A Hazara Shia comforts another mourning for a family member who died in a bomb blast, at a local hospital in Quetta, Pakistan, on Saturday, Feb. 16, 2013.
The outlawed Pakistani terrorist group Lashkar-e-Jhangvi has claimed responsibility for Saturday’s massacre in Quetta.
A bomb attack targeting Shia Muslims in the main bazaar of the city in southwestern Pakistan killed at least 79 people, including women and children, and injured nearly 200 others, officials said early on Sunday morning.
According to the police, most of the victims were Hazara Shias. Burnt school bags and books of schoolchildren were scattered everywhere, witnesses said.
A spokesman for Lashkar-e-Jhangvi claimed responsibility for the bombing. The group was founded in 1996 by Riaz Basra after he broke away from Sipah-e-Sahaba Pakistan over differences with his superiors.
"The explosion was caused by an improvised explosive device fitted to a motorcycle," said Wazir Khan Nasir, the deputy inspector general of police in Quetta. "This is a continuation of terrorism against Shias."
"I saw many bodies of women and children," said an eyewitness at a local hospital. "At least a dozen people were burned to death by the blast."
On January 10, a twin bomb attack at a crowded billiard hall killed more than 90 people, mostly Shia Muslims, in Quetta, which is the capital of Balochistan province. Lashkar-e-Jhangvi said it carried out the bombing.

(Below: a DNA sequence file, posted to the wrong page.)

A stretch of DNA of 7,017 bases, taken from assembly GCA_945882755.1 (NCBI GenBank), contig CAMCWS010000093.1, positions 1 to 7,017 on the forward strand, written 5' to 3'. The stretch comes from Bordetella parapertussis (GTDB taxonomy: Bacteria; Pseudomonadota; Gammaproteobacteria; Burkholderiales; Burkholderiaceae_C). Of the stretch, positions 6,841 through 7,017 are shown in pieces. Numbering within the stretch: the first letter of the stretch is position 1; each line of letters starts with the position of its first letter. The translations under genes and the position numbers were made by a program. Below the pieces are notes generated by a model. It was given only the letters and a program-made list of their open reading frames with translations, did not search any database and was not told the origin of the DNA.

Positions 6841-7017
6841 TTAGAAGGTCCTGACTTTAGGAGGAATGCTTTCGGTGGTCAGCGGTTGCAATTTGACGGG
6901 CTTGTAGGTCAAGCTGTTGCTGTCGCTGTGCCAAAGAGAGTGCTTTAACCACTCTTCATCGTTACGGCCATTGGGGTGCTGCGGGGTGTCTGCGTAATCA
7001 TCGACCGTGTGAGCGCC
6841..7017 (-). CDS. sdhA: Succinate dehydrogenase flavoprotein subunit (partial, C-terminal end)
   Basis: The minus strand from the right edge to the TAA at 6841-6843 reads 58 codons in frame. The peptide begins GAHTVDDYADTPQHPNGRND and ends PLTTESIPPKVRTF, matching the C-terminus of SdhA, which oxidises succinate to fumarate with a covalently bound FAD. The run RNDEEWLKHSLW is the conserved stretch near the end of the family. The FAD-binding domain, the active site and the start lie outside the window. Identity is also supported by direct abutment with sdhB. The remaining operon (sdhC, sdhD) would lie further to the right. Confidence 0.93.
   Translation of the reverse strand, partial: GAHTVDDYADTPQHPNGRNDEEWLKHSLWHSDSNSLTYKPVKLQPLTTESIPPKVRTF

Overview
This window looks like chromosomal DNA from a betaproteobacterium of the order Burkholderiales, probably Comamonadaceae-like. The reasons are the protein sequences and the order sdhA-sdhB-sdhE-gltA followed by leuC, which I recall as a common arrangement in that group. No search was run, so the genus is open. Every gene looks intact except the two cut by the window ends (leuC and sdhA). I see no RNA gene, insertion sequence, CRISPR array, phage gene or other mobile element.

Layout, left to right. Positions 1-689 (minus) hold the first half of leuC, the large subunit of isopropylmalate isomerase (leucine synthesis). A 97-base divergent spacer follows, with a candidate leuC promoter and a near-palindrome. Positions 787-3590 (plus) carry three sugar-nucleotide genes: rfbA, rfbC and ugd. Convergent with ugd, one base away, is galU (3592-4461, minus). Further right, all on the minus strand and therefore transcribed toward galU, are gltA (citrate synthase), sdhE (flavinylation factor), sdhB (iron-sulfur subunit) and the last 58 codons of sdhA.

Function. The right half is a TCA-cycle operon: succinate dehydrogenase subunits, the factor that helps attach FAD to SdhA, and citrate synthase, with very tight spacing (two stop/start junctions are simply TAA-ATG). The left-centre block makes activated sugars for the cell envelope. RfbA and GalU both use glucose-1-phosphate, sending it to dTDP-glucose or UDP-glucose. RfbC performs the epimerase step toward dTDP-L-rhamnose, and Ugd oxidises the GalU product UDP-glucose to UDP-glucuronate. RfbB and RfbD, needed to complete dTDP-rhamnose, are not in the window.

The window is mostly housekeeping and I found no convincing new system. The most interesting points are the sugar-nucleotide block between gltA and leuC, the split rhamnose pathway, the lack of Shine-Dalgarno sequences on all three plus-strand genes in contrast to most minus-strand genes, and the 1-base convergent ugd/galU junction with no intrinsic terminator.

Following the incident, massive demonstrations were held across the country to denounce the violence against Shia Muslims.
The demonstrators shouted slogans against the government and criticized Pakistan’s security forces for failing to provide security to the country’s Shia Muslims.
They also denounced the Saudi Arabian policy of funding extremist groups that commit acts of violence against Muslims in Pakistan.
In addition, the protesters called on the government to take immediate action against the forces involved in the sectarian killings.
Commenting on the January 10 bombing in Quetta, the Pakistan director of Human Rights Watch said, “2012 was the bloodiest year for Pakistan’s Shia community in living memory and if this latest attack is any indication, 2013 has started on an even more dismal note.”
“As Shia community members continue to be slaughtered in cold blood, the callousness and indifference of authorities offers a damning indictment of the state, its military, and security agencies,” Ali Dayan Hasan added.
“Pakistan’s tolerance for religious extremists is not just destroying lives and alienating entire communities, it is destroying Pakistani society across the board,” he stated.